Git is the "stupid content tracker." Much of its design is based around being "stupid"; that is, having a fairly simple (and thus general) internal representation, and relying on tools built around that to do anything fancy. It is also designed only for tracking source code; it's not designed to allow you to track arbitrary directory trees with arbitrary permissions, because that would get you into a whole rats nest of problems that is not relevant to tracking source code (do you store user and group ids? names? hard links? xattrs? resource forks? and so on).
Part of being stupid is just tracking the content of files. It does happen to store a few pieces of metadata that are essential to working on source code in a Unix environment: symlinks and the executable bit. There are enough scripts that people check in, that you want to track the executable bit, because otherwise everyone is going to have to implement that. But besides those two pieces of metadata, Git just keeps track of the contents of files and their names.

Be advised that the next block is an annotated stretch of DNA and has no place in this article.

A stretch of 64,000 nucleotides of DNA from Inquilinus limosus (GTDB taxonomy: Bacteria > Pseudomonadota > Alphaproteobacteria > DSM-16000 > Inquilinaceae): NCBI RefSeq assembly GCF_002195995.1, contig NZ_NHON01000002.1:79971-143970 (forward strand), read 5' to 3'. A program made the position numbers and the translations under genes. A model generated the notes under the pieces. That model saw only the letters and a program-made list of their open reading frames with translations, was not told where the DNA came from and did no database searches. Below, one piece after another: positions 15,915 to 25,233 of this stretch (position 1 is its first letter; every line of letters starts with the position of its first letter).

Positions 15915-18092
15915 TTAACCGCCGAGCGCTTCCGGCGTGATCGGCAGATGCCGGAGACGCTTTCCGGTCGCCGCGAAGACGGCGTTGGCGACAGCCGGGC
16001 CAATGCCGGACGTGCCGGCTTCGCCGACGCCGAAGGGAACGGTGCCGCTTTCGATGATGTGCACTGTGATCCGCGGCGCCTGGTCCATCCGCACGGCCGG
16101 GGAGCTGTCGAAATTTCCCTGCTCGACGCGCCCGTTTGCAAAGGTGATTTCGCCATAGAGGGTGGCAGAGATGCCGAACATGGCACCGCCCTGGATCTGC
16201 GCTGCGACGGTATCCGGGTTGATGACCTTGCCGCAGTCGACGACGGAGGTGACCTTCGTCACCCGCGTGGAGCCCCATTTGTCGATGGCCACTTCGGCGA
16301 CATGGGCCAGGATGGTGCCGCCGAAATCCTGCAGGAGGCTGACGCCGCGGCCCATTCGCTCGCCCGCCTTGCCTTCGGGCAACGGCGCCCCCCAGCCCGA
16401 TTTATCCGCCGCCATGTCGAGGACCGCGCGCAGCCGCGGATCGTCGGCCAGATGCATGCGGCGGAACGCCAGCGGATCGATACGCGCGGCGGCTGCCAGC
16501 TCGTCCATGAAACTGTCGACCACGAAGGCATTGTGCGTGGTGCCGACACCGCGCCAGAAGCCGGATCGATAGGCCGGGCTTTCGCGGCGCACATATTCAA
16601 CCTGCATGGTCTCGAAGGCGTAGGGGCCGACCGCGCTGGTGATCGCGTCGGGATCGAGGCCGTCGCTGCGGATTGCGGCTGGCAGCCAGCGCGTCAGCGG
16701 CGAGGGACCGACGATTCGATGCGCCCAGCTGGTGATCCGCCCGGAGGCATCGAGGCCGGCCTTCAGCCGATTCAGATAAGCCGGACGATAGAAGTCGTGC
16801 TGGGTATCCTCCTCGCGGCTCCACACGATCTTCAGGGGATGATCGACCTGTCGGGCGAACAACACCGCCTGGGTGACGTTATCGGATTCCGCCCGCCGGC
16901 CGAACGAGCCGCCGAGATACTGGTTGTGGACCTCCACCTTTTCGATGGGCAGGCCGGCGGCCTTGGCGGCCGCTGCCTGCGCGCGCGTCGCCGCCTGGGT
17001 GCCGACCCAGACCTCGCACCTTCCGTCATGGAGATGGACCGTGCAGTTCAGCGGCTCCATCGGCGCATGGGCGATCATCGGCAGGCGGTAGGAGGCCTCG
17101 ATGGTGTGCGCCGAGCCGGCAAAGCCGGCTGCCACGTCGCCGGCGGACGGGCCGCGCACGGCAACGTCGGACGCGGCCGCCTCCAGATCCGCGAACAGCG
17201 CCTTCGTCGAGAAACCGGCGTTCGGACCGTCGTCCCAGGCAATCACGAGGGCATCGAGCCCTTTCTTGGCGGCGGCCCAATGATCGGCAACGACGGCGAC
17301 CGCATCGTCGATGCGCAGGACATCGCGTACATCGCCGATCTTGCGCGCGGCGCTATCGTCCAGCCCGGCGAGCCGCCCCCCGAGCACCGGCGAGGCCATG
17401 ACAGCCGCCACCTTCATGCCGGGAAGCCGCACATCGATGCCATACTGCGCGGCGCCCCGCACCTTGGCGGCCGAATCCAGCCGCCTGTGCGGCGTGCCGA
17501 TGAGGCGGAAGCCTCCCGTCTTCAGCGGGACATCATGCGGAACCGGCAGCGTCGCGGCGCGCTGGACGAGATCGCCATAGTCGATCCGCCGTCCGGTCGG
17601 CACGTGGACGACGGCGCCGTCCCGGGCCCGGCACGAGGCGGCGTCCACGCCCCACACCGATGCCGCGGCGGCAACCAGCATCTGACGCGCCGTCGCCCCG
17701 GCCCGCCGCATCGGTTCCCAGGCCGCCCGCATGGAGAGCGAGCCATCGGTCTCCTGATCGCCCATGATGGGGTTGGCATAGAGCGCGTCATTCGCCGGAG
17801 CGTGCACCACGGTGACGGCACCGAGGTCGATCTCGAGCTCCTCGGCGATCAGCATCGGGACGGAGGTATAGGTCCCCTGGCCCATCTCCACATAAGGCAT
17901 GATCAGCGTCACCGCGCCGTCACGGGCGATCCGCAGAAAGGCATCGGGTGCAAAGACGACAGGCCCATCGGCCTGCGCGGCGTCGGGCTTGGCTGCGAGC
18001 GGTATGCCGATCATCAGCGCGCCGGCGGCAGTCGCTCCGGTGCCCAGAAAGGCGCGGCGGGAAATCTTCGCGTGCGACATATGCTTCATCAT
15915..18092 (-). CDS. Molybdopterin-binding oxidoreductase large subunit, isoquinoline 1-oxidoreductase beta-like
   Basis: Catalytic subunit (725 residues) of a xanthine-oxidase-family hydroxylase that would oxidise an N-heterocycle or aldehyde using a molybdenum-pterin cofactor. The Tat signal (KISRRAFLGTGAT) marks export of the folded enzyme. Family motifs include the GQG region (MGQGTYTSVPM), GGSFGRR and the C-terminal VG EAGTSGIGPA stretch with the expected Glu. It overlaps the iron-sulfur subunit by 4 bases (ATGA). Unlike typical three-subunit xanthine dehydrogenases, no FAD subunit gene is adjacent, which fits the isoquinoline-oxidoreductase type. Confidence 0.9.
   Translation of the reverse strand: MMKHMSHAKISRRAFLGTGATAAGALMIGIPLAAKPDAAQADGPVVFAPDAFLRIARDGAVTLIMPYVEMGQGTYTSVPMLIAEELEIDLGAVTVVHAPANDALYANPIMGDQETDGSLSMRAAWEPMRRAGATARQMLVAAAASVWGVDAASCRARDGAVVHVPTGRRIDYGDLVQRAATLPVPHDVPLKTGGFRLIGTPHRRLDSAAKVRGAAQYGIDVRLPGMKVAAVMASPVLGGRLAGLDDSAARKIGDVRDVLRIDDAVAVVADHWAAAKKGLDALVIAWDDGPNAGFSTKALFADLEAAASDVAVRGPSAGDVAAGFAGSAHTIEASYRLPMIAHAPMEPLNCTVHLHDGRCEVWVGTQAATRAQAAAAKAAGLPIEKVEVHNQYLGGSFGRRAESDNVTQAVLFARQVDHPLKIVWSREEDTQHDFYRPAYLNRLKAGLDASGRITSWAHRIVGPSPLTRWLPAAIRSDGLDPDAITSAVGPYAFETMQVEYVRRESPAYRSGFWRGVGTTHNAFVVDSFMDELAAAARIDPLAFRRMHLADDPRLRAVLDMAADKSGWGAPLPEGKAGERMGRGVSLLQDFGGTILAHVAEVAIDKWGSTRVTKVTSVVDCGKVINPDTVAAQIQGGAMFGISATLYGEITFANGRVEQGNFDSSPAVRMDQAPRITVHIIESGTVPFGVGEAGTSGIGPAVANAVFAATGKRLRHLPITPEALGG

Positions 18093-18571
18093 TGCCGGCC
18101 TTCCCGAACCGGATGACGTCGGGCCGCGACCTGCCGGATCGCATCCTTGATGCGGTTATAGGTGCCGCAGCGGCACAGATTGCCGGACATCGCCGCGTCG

If you have use-cases beyond that, you're expected to create your own porcelain, wrap the existing one, or use the extension points that Git provides like hooks and attributes.
If you want richer tracking of permissions and directories, I would recommend using a wrapper like etckeeper.